This is a post from Justin Lewis, originally shared through our Facebook Blogging Tips Contest last month. It’s a great read about how pre-planning and execution can make all the difference when it comes to scoring real traffic for your content.
Like the romanticized notion of “overnight success,” creating viral content, or more importantly, a consistently well-read blog, is not something that just happens. Smart marketers put in a lot of effort behind the scenes to ensure that their work makes the greatest possible impact.
Take a page from a marketing master’s playbook and develop a real rollout strategy. Here’s how.
I became a fan of the Halo series back when it was first released in 2001, it was obvious that the series was going to go far. Nearly 12 years later and the series have hit outstanding records in sales and continued to grow more and more each year, recently pulling in more than $220,000,000 on the release day for Halo 4.
To make a long story short… If you want to dominate a market, get people hyped for what you have to release, before you even release it. I’ve seen so many bloggers just releasing random content at random intervals that ends up going unseen because they don’t try to build up hype prior.
Take this trending graph for example.
You’ll see an initial spike in June 2011, this was the announcement of Halo 4 to the general public. The official release itself wasn’t until November 2013. I’m not saying you should wait that long to release your content, but at the very least you should try to get people pumped to read what you have to say, before you actually post it. I’ll give you some ideas of how this can be done by taking examples from Halo 4 and how they released their video game to the world.
The Ending is Your Beginning
Many years prior in 2007, Bungie studios released a game called Halo 3. At the ending of the game there is a cut scene that leads you to believe that there is more to the story. You can do the same by simply hinting towards your next post at the end of an upcoming post. It’s a very simple tactic that works wonders, especially if you go back and link your previous post to the upcoming post once it’s been released.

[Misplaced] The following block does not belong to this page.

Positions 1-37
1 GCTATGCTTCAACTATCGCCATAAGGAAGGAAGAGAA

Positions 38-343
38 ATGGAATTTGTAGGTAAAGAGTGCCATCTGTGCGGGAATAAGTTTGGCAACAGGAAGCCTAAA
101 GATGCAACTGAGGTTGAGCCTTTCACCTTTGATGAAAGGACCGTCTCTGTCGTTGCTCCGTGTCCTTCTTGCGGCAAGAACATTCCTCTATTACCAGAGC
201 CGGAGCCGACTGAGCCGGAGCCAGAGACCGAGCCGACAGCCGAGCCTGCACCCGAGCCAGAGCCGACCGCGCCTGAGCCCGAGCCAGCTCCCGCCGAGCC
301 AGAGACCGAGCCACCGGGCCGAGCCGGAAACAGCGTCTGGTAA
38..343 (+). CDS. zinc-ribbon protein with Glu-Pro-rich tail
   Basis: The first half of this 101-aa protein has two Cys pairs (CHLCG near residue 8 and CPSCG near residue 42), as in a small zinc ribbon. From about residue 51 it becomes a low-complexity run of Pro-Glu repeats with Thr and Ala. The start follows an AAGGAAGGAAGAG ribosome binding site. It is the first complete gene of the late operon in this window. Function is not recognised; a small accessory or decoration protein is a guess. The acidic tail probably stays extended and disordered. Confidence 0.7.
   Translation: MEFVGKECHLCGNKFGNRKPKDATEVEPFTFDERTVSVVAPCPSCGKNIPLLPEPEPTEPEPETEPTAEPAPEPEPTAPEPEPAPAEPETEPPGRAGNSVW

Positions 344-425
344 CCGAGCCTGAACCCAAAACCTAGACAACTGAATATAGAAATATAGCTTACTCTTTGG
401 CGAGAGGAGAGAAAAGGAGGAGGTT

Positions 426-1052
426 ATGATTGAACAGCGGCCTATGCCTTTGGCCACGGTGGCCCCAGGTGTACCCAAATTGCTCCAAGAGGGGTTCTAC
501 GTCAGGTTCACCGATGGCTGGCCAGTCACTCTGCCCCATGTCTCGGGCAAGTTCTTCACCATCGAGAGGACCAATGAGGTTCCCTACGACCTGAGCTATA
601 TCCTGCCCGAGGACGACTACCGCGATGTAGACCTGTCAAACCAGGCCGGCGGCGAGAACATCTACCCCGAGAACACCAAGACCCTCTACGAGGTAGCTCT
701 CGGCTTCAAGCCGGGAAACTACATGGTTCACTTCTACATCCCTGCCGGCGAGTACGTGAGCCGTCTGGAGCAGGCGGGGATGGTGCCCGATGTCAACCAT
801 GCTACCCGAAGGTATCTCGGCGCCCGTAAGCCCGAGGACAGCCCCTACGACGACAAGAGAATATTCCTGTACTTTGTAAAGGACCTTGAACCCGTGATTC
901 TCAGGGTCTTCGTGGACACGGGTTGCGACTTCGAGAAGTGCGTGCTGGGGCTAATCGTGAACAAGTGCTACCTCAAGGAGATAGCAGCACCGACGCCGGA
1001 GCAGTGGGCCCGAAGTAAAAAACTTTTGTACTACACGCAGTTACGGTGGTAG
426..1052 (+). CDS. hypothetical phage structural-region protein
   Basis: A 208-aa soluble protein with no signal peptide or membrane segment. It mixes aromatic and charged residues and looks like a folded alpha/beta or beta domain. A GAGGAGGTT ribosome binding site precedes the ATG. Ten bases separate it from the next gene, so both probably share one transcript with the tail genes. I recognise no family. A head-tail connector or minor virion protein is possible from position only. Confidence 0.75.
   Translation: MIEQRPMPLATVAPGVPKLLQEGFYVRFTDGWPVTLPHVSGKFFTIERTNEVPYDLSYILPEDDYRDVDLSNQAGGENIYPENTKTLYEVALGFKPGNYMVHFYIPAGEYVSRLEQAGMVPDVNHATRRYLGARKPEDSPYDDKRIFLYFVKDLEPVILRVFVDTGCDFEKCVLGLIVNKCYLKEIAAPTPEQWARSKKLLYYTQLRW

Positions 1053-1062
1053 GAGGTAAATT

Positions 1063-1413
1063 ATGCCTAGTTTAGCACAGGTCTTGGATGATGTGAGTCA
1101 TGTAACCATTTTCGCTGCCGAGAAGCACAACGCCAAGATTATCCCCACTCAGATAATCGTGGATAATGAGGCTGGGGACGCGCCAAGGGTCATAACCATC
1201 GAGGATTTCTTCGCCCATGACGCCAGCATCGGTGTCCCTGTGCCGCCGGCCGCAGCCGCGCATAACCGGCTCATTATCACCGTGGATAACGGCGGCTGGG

In June of 2011, 343 Industries announced the future release of Halo 4 with a very simple trailer. It only showed a glimpse of what was to come, but kept people wondering for months. You don’t have to release a trailer for your content, but you can always talk about what you’re going to release on YouTube, Facebook, Twitter, Google+, etc. to make people excited for when it comes out.
The Official Release Date
One thing many gaming studios do to gain a lot of hype after the initial announcement is wait to release an official release date. 343 Industries for example waited until April 17th of 2012, only with a 5 month heads up on the official release day for their game. Instead of simply jumping in and saying, “Hey this is what I got and this is when you’ll get it”, take some ideas from gaming companies and instead say “Hey this is what I got”, wait a few days and then say “This is when you’ll get it”.
It’s All About an Event
If you release your content like an event is set up, you’re going to have more people pay attention to what you have to say. This way you can write less, get more interest, and ultimately bring in more visitors which can turn into comments, leads, and sales. But wait… You might be thinking “But this only works with video games!” Aside from the “official release date” which not all events wait on expressing, events all work the same really. Think about the Super Bowl, presidential elections, holidays. Each of these are events. There’s a lot of hype building up to the actual days themselves, but really they all work the same. I personally don’t watch football, but I watch the Super Bowl. I’m not extremely into politics, but I vote. Heck, I could care less that a new year is about to come, but you’re damn right I go out and have a good time on News Years Eve.
What You Should Take From This
Don’t rush things. Create a content release strategy that you’ll stick to and devote a few hours a week to it. It’s going to pay off in the long run and you’ll make more money, spend less time running around blind, and get people excited for what you have to say.
If you liked this post, you’ll enjoy learning more from Justin here.